A Golden Fury

This book has a pretty explosive opening, one that hooked me in immediately.

Theosebia “Thea” Hope is a young alchemist living and working with her mother, Margeurite, also an alchemist, in revolutionary Normandy, France. Her mother seems to be on the hunt for a new patron, but seems to want to send Thea away. Her reasons for doing so become a little clearer when she assaults Thea after creating the White Elixir, a substance that turns any base metal into silver, and descending into a mysterious madness.

Thea has a rocky and competitive relationship with her mother, but she also wants to cure her mother’s madness, so she decides to follow her mother’s former apprentice Will to the UK, and first lands in Oxford, where her estranged father lives and works.

Her initial relationship with her father doesn’t fare much better, and after meeting his patron and assistant, all hell breaks loose when said patron, an Italian noble, steals Thea’s notes and attempts to make the White Elixir. The apprentice, Dominic, kills the noble in self defense. Feeling defeated, Thea and Dominic flee Oxford for London, where Will is staying.

Turns out that Will had sold her out to a German noble, who wants the Philosopher’s Stone for himself. But, as Thea and Dominic soon discover, there’s a curse, or something that causes every ambitious alchemist to succumb to madness in their quest for the Stone, and that there may be a *heavy* price to pay for creating it.

So the bulk of the novel from here on out takes place at the German noble’s London residence, and while Will suffers from consumption and Dominic succumbs to the mysterious madness, Thea’s the only one who can actually make the Stone. So she does, under the watchful eye of the German noble’s hired henchmen, who are not all entirely evil themselves. This part is pretty exciting, as Thea ends up in the grip of the mysterious madness while she attempts to create the Stone.

At first, I thought this was going to be another annoying “men are all evil” feminist novel, but it’s not. Yes, the narrative is first-person perspective, told by Thea, and yes she is understandably upset when her father hesitates to claim her as his daughter when they meet, so we do get a lot of “men suck” thoughts from Thea, but she realizes that not all men are bad. The head henchman, Valentin, is rough, stern, mostly loyal to his employer but also quickly learns to respect Thea and repeatedly tries to keep her from losing her mind to the madness. He also has a grudge against Will due to Will’s treatment of one of his employer’s daughters, who he was in love with.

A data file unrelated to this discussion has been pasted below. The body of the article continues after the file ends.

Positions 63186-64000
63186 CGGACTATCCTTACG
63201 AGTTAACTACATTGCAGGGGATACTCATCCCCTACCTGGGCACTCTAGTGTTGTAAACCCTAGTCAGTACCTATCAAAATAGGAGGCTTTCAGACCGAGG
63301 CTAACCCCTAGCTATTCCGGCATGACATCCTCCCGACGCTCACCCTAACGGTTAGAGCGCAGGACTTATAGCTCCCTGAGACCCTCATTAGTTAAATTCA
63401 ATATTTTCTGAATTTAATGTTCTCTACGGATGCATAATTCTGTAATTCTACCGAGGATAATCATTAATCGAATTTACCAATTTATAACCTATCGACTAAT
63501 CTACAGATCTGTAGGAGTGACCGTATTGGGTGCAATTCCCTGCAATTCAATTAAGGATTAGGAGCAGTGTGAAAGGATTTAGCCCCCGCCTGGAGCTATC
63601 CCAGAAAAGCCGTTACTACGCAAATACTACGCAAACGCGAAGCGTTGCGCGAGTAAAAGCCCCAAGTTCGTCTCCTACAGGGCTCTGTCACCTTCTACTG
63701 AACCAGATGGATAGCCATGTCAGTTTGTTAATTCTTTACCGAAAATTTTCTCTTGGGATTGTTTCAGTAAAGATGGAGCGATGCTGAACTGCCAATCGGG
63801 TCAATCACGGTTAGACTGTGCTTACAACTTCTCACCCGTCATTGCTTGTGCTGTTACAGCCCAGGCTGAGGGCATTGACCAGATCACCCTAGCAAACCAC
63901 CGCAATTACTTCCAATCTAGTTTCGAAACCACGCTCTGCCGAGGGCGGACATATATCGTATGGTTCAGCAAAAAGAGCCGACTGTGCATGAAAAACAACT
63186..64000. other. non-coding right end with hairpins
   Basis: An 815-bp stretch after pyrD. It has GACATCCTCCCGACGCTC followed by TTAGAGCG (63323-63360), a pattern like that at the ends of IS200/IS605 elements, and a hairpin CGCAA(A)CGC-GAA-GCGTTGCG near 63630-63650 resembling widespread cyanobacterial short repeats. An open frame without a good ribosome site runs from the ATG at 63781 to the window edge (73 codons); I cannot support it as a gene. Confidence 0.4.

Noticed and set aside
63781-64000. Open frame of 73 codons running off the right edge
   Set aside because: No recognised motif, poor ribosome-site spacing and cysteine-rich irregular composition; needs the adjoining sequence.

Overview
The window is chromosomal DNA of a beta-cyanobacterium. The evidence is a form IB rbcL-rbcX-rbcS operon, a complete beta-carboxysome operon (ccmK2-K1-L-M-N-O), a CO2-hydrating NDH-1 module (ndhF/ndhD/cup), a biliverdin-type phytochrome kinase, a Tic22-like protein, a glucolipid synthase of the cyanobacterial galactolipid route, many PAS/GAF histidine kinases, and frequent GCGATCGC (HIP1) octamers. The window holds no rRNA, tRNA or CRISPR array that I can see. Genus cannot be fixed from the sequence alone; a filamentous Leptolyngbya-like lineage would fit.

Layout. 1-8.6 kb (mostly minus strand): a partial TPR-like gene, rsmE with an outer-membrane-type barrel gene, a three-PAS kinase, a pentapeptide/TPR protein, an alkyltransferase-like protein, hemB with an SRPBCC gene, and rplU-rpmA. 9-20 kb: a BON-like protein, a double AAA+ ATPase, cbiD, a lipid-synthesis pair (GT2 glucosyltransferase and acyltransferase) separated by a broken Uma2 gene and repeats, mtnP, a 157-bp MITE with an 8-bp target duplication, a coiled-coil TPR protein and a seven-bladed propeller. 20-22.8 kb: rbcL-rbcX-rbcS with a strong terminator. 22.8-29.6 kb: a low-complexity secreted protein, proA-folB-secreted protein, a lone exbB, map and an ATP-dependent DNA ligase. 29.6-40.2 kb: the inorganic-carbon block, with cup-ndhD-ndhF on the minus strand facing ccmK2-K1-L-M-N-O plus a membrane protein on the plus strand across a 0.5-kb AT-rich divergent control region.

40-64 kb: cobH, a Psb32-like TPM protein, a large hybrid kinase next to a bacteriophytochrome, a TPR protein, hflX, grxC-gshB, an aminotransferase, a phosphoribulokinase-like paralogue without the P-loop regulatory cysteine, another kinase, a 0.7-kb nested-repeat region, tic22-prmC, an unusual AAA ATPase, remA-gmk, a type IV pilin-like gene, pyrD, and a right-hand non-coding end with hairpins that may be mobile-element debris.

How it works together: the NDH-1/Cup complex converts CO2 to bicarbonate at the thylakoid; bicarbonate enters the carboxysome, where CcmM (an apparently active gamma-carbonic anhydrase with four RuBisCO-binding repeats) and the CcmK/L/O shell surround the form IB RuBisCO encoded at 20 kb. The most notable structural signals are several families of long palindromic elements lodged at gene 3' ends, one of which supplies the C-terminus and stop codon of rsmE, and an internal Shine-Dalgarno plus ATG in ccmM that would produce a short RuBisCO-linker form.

Dominic is consistently a decent character throughout the story, and is pretty much Thea’s only real friend, right up until the end, so she remains very much motivated to use the Stone to cure him of the madness.

You can tell Thea’s father, Professor Vellacott, is a decent guy who has been blindsided by the fact that he actually has a daughter, one nearly grown, and is unsure as to what to do or how to handle it. But Thea is pretty resistant, believing (with some justification) that all he wants is the work she and her mother had done to make the White Elixir, which is the final “step” to getting the famed Stone.

I also kind of had to roll my eyes at Thea’s assertion that the Europeans disdained the writings of an Arab alchemist that had gotten further along in creating the Stone than any other alchemist. It does serve as a handy explanation as to why alchemy didn’t get very far in Europe, but it still bugged me. It’s a minor part of the novel and I got over it as the story went on, but I can’t help myself – I have to mention it.

As I said, this is told via a first-person perspective, and the novel is at its strongest when Thea’s in the grips of the mysterious madness. We do eventually discover the true nature of the madness and of the Stone itself. I don’t want to spoil the novel, so I’ll leave you with this: Thea and the others learn that power corrupts, and absolute power corrupts absolutely. Thea makes the right decision in the end.

So I highly recommend this, and I am so grateful to Wednesday Books and NetGalley for letting me review the book!